David McDonald Photography
October 6, 2008
Bulletin #53 – Houston summer/fall birds #2
I haven’t been to Anahuac NWR since hurricane Ike, but I assume it is in disarray as much of the debris from The Bolivar peninsula would have washed across Galveston Bay and piled up on the shore at Anahuac. Also, it was probably inundated for the storm surge.
However, I did make several trips in August and got some good photos.
The Spotted Sandpiper (Actitis macularia) is a common sandpiper over the northern 2/3 USA and all of southern and central Canada. In fact, as a child growing up in canada, it was the only shorebird I ever identified. In breeding plumage, the spotted breast and bobbing gait is distinctive. This bird winters all across the southern USA and seldom is seen with the spotted plumage. It loses the spots in winter. The first weekend of August, I found one bird that had not molted yet. There were a pair together – one with spots and one without. Here is the breeding plumage bird.
And here is his companion without spots. This bird is IDed in this plumage by the yellowish legs and the white shoulder spot. Here are 2 photos of the same bird.
http://www.pbase.com/davidmcd/image/101102094 click ‘next’ once
Also, I found a juvenile Black-necked Stilt (Himantopus mexicanus). The juvenile has a more gray-looking back and pale pink legs.
Rails are always difficult birds to find, but on 2 successive weekend visits to Anahuac NWR, I found and adult and juvenile King Rail (Rallus elegans). This large rail (14.5”) nests at Anahuac and uses fresh water marshes. It is a warm brown color with a long bill. These were the best views I ever had of this bird. I have probably only seen it 5-6 times in 20 years. Rails are very thin side to side to allow then to walk between the reeds in the marsh. This was the source of the expression ‘thin as a rail’.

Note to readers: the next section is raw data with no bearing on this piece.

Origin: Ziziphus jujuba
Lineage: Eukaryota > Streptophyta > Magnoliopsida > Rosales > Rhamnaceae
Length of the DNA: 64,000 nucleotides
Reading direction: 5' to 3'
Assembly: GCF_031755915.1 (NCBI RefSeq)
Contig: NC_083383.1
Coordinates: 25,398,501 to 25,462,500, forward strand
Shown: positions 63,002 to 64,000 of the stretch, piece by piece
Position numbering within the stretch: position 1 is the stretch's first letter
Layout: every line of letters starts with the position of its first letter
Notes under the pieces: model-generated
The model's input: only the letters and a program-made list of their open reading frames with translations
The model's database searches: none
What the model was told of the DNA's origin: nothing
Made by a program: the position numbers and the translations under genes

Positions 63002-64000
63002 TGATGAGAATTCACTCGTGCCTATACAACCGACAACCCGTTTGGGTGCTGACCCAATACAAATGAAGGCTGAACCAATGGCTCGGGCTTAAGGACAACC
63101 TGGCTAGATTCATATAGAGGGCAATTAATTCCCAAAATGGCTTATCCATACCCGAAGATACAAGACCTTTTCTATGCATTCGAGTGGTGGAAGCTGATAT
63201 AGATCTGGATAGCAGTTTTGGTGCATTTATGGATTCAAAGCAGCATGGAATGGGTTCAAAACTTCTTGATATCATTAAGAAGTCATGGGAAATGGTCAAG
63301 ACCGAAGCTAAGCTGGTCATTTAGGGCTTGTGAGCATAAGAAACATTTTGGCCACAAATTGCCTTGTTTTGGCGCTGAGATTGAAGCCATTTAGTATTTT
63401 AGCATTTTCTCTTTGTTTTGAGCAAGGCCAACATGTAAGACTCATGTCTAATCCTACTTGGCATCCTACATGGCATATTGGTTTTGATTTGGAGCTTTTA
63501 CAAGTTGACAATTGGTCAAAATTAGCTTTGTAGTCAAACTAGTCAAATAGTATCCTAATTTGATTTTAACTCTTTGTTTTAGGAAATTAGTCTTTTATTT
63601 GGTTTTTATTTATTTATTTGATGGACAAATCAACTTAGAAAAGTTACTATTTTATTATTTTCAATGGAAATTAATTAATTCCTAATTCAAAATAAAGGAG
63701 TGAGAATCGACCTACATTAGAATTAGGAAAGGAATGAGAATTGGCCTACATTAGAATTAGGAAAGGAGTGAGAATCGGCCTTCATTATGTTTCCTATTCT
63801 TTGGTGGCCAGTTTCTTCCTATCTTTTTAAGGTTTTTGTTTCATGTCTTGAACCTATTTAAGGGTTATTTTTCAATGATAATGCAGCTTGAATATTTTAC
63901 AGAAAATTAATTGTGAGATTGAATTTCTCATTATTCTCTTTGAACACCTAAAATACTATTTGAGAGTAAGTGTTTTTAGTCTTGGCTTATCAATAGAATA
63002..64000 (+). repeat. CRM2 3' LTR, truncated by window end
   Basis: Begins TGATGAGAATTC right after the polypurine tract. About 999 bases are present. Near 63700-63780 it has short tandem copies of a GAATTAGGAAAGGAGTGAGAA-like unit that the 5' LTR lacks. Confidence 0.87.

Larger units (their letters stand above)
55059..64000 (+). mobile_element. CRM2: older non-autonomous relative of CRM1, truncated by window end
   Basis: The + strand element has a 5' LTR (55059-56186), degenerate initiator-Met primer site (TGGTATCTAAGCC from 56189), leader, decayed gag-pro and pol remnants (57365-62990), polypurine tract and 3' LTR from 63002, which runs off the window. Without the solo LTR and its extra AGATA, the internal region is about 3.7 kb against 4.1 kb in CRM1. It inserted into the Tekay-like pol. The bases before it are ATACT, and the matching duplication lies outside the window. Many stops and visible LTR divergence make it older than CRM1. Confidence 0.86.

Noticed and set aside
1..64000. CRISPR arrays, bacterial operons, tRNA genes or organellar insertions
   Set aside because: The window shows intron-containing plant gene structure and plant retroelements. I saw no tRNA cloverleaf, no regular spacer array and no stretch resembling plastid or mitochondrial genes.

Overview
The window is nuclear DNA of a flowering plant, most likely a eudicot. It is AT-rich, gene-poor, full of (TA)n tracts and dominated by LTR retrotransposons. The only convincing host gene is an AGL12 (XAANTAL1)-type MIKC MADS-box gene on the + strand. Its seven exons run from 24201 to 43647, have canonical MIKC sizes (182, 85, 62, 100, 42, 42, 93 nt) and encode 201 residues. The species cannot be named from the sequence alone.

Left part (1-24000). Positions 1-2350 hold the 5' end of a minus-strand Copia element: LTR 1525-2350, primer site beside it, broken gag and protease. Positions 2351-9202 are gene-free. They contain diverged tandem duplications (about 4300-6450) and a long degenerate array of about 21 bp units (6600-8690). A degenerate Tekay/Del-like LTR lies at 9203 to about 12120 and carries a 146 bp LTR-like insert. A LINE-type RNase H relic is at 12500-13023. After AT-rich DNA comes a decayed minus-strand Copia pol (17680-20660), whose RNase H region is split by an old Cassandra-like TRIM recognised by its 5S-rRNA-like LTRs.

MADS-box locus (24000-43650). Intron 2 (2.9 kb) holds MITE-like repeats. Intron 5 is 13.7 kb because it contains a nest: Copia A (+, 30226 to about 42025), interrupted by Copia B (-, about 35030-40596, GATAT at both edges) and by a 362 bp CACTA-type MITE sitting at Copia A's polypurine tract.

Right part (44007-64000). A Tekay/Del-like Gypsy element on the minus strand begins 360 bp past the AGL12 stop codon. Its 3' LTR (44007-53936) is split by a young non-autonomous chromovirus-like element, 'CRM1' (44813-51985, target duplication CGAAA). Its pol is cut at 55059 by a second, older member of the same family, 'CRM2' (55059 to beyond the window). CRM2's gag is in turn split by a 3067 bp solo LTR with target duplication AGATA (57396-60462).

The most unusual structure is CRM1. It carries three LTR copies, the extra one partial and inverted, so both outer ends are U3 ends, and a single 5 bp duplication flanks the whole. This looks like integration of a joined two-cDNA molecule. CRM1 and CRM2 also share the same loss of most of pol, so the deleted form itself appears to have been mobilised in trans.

Here is the adult – 2 views.
http://www.pbase.com/davidmcd/image/101102117 click ‘next’ once
The juvenile has a spotted breast rather than the warm brown of the adult.
The Seaside Sparrow (Ammodramus maritimus) is our only breeding sparrow in the Houston area (excepting the House Sparrow which is an old world bird from a different family). This sparrow, as it name implies, lives along the sea coast from New England to Texas. It is quite an attractive sparrow in the spring, but by late summer before it molts, becomes drab or as described ‘worn’.
The yellow line above the eye is an important ID mark. Here are 2 photos of a ‘worn adult’ bird as described in Sibley. Look closely at the tail of the bird in the second photo, and you can see the feathers are very ragged.
http://www.pbase.com/davidmcd/image/101102126 click ‘next’ once
This Eastern Kingbird (Tyrannus tyrannus) is also showing wear and needs to molt a new set of feathers. The handsome bird with gray back and white breast looks like he has formal wear on. The distinguishing mark is a terminal white band on his tail. This bird has almost no white left on the tip of his tail.
The Tricolored Heron (Egrettea tricolor) in my opinion is more beautiful as a juvenile than the adult plumage. The juvenile has reddish stripes on the neck and reddish spots on the blue-gray wings and back.
This is the same bird in 2 photos. The first is the complete bird, and the second a close up of the head and neck.
http://www.pbase.com/davidmcd/image/101423594 click ‘next’ once
All comments and suggestions are welcomed and appreciated.
Happy birding and photography,
photos copyright 2006 - 2008 David McDonald